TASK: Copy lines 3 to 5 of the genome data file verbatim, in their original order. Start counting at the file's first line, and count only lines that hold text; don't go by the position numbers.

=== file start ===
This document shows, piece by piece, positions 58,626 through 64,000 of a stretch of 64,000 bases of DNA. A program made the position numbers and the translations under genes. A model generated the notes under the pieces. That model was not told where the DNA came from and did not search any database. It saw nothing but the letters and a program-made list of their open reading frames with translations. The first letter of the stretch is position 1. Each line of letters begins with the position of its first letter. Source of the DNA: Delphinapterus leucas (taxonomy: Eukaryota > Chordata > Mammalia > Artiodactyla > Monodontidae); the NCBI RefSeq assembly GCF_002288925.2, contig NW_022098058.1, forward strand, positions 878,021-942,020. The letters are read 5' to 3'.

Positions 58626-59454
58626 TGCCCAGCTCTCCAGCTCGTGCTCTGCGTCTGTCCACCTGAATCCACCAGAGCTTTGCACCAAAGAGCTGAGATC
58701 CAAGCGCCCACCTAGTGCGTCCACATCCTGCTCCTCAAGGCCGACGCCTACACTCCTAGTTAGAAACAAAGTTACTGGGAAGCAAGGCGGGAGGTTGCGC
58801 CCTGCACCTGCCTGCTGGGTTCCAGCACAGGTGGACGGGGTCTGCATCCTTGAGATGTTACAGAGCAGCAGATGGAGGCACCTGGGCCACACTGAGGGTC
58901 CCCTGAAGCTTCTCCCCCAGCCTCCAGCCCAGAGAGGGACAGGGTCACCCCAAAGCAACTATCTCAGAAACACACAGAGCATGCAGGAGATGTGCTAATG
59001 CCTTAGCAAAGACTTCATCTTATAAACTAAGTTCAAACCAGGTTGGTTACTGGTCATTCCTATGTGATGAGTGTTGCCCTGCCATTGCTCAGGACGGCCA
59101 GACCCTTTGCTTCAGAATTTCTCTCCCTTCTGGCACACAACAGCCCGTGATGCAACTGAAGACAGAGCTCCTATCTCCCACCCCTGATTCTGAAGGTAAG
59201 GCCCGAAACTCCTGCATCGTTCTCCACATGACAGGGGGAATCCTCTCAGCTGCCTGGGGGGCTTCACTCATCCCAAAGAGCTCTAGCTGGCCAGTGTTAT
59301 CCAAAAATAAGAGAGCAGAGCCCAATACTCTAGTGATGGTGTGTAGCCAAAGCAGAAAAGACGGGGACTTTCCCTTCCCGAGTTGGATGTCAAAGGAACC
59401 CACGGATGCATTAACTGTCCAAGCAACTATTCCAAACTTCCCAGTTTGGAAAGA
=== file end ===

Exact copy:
58626 TGCCCAGCTCTCCAGCTCGTGCTCTGCGTCTGTCCACCTGAATCCACCAGAGCTTTGCACCAAAGAGCTGAGATC
58701 CAAGCGCCCACCTAGTGCGTCCACATCCTGCTCCTCAAGGCCGACGCCTACACTCCTAGTTAGAAACAAAGTTACTGGGAAGCAAGGCGGGAGGTTGCGC
58801 CCTGCACCTGCCTGCTGGGTTCCAGCACAGGTGGACGGGGTCTGCATCCTTGAGATGTTACAGAGCAGCAGATGGAGGCACCTGGGCCACACTGAGGGTC